(Bloomberg) -- If the pandemic magnified inequity in the world, the recovery seems to be making things worse. From China’s surprising Covid turnaround, to the beaches of Thailand and the price of fish in Japan, this weekend we look at the different ways Asian governments and companies are stumbling into the last weeks of 2022.

China’s residents have been stunned by the rapid withdrawal of the government’s long-vaunted Covid Zero strategy. Markets are celebrating, state media are backtracking and citizens are puzzled. So what exactly is China doing and why does it matter? Here are all your questions answered, including the big one: Could China’s shift in policy spawn a new Covid variant?

Outside of China, travel is back on the agenda in a big way as the holiday season approaches. Thailand will welcome today the nation’s 10 millionth foreign tourist of 2022, reaching its target for the year three weeks early as Asia’s vast tourism industry grinds back into business. According to airline tycoon Tony Fernandes, “it’s time for expansion” as the global travel recovery is set to push up airfares even higher in 2023.

Some tourists have even bigger ambitions. Irrepressible Japanese billionaire Yusaku Maezawa has announced the passenger list for the first private SpaceX flight around the moon. Here’s who gets to go.

For Asia’s planemakers, it has also been a marquee week, with Japan teaming up with the UK and Italy to produce a next-generation fighter jet, and China’s fledgling airliner maker Comac delivering its first C919 passenger jet. After 14 years of planning, testing and missed deadlines, this is how the new arrival compares with rival planes from Airbus and Boeing.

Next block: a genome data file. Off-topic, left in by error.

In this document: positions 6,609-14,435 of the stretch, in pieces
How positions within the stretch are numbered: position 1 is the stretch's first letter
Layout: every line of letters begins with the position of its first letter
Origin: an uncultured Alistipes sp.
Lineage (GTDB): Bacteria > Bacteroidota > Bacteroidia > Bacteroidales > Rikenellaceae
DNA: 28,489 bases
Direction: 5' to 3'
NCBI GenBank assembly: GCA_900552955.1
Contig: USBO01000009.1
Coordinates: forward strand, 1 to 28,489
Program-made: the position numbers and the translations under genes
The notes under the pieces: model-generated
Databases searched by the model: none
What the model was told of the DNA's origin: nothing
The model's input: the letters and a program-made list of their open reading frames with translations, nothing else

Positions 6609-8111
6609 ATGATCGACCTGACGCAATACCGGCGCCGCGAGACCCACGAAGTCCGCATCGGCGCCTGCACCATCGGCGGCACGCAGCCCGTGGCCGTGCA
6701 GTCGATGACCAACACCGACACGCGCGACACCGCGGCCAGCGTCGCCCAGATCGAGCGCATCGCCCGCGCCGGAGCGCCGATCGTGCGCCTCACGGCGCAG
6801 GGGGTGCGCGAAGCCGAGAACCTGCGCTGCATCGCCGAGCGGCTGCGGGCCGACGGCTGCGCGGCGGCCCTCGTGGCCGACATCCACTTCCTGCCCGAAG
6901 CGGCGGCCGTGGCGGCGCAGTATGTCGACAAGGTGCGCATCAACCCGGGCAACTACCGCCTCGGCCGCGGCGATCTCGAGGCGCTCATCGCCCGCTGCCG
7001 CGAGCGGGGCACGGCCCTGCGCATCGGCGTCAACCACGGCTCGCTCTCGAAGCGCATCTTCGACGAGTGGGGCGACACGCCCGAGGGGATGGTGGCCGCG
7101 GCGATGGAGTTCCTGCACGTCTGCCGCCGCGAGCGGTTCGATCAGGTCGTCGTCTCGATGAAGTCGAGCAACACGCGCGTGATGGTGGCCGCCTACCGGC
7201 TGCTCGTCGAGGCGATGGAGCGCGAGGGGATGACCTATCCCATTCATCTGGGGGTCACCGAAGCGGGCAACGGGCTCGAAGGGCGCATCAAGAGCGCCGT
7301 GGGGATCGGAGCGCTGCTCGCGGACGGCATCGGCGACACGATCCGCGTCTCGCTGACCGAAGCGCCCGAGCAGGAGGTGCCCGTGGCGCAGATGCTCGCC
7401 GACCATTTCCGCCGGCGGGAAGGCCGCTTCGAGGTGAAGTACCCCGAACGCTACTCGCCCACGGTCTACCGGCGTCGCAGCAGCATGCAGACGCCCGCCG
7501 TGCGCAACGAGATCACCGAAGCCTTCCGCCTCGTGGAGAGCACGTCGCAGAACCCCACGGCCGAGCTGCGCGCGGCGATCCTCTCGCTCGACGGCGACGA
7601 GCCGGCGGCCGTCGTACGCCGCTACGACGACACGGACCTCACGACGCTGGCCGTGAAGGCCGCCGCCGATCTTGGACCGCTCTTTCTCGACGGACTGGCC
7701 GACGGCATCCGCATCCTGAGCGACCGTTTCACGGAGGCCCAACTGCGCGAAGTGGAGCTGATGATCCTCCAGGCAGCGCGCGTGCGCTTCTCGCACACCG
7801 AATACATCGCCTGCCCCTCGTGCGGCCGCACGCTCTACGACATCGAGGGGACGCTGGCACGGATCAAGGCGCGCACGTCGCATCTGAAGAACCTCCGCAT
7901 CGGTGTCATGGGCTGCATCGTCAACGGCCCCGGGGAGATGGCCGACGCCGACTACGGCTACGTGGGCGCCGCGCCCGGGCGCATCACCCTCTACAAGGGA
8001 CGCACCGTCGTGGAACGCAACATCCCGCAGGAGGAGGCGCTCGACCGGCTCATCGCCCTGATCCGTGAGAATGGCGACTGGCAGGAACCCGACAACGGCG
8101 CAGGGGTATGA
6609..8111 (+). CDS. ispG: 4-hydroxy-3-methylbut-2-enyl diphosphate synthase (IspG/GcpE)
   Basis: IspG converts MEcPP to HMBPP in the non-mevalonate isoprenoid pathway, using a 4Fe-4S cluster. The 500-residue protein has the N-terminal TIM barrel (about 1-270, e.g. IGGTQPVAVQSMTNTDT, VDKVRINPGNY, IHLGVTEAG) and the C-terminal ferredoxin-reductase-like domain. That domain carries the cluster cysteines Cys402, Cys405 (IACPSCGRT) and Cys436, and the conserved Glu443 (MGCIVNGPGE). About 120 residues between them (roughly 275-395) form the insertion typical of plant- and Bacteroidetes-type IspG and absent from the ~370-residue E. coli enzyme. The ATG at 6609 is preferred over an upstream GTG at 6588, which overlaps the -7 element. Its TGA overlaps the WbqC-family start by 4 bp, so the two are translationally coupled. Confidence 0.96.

China’s debut in the commercial jet market comes as governments are tightening regulations on big emitters of greenhouse gases. Still, while aviation is a major culprit, one part of the global economy is far worse. From farm to fork, our food system generates almost a third of greenhouse gas emissions, so governments from the Netherlands to New Zealand are starting to clamp down with new environmental goals that could put many farms out of business. But farmers are not going down without a fight. 

It’s not all planes and spaceships lifting the transport recovery. Asia’s auto industry continues to make strides as the sector pivots to electric vehicles. There are almost 350,000 fast chargers for electric cars in China, compared with fewer than 25,000 in the US, and for one Asian company, that smells like an opportunity.

While markets may be anticipating a strong year ahead, the recovery in Asia is far from even. It’s been a rough year for Pakistan, for example, with lethal floods, mass protests, debilitating debt and a slumping currency. As always, when a developing economy becomes a train wreck, people turn to the currency of last resort: the US dollar. But where to get those coveted greenbacks? Here’s a textbook lesson in black market economics.

Nor is it only emerging markets that are struggling to adapt as 2022 winds down. Japan’s continued reluctance to join the rate-hike spree belies a level of inflation that is seeping pain unevenly through supply chains, as this tale of tuna tells.

And finally, Argentina will beat England in the World Cup final. That’s the prediction anyway of one analyst who got the tournament victors right in 2014 and 2018. After the shock defeat of favorites Brazil, and as bosses fret about whether they should let their staff watch the games at work, let’s see if he’s right.

Have a surprising weekend.

©2022 Bloomberg L.P.